All of this combines in my brain to one end alone. Somewhere near my house there is a monolith that is changing my thought patterns to get me ready for the next step in evolution. There is some serious Tycho Magnetic Anomaly shit going down in Greenwood. I am truly better at being human now. But, for real this time, not just like how I tell people I'm better than them when I meet them for the first time.

It's all so clear now. I'm being prepared for something. Something wonderful. I've been improved so that I can handle the violent and traumatic journey that awaits me when I finally locate the monolith. It's probably down at the Loves truck stop. Everything else is.

I can't wait. It's going to be awesome. Me armed with my new way of thinking, dipping my foot into the rectangular abyss, and getting whisked away on that crazy ass Space Mountain ride through reality. A journey completely separate, in every way needed to be legally, than going into the VGER cloud from Star Trek: The Movie. Moving beyond the speed of light in my 1999 Buick Century, until both car and I suddenly arrive in a beautifully furnished apartment, complete with pork chop dinner and awesome Michael Jackson Billy Jean floor lights.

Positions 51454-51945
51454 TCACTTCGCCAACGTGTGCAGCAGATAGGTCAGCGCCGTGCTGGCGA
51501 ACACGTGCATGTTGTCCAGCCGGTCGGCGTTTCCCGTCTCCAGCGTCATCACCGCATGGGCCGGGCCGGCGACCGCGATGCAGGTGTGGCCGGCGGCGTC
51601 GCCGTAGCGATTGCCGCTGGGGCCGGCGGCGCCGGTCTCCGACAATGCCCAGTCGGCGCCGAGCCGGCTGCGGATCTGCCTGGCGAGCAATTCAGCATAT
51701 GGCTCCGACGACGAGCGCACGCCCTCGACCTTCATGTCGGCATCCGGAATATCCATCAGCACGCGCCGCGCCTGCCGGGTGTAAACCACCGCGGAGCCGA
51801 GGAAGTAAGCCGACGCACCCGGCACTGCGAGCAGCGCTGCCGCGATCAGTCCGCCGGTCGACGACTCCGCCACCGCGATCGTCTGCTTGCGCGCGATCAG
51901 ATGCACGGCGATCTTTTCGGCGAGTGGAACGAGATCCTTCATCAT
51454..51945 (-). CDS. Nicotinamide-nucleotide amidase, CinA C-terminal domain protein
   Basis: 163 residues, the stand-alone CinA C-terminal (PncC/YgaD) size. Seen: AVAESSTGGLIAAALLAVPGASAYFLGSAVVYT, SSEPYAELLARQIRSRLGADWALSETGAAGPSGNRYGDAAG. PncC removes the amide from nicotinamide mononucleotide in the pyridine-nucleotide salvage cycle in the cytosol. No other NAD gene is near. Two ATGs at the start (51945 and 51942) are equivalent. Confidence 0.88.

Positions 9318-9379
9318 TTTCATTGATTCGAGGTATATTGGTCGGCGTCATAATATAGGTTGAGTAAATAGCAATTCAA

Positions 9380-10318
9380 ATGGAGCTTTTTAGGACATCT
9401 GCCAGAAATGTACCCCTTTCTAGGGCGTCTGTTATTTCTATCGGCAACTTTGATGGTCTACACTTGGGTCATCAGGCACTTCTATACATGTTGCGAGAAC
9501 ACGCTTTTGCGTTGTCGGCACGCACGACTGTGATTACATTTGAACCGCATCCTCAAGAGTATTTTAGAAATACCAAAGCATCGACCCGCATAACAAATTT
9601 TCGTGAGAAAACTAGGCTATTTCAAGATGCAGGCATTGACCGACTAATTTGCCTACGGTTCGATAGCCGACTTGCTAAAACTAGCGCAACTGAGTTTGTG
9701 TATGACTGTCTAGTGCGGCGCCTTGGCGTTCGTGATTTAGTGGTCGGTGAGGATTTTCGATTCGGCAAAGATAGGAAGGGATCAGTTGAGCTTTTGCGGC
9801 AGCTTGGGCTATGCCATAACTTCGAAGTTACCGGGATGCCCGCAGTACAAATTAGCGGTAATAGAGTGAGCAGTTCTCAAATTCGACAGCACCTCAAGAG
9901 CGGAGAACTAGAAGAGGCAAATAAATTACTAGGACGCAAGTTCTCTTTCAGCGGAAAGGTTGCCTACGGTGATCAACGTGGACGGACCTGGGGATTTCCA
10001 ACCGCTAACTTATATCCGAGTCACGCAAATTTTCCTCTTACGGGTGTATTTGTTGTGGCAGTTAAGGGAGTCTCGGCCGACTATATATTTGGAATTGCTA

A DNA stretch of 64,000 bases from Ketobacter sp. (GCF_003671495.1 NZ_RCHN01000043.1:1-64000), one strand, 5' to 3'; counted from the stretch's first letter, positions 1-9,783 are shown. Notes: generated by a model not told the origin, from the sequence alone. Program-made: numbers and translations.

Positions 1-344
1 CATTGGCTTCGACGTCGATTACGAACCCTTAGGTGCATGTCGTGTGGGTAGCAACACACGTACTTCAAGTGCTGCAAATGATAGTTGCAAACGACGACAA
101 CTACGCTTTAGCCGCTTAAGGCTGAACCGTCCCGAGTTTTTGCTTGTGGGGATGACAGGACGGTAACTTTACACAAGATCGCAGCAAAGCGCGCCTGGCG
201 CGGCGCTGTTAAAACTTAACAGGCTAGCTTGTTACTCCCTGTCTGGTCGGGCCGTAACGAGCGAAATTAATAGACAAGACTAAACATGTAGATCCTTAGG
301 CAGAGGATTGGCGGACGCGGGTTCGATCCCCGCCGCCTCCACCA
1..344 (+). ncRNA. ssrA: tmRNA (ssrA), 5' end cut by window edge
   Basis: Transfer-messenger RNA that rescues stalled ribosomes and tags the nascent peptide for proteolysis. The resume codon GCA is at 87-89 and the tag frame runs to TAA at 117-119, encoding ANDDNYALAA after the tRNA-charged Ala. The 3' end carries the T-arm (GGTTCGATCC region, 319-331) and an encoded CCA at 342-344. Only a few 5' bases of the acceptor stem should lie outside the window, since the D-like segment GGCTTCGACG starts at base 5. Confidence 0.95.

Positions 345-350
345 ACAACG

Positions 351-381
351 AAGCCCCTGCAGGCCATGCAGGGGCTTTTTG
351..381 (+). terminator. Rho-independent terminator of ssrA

There I will both witness and experience every stage of the future of my life. Current Me, bewildered and still sitting, shaking in my Buick. Thirty something Me that's written two unpublished books. Middle Aged Me that has 5,000 extra copies of an unsuccessful, self-published book that I give away as Christmas gifts, every single year. Me in my sixties that has decided to master something easier than being a novelist and decides to take up painting. Decrepit Me on my death bed, surrounded by unopened art supplies still in their Hobby Lobby bags. I reach out to a monolith. Starchild.

Trumpets will play, I'll be surrounded in this wicked glowing shit, and later I'll get to meet Roy Scheider. It's going to be freakin' bad ass.

Chiggie Von Richthofen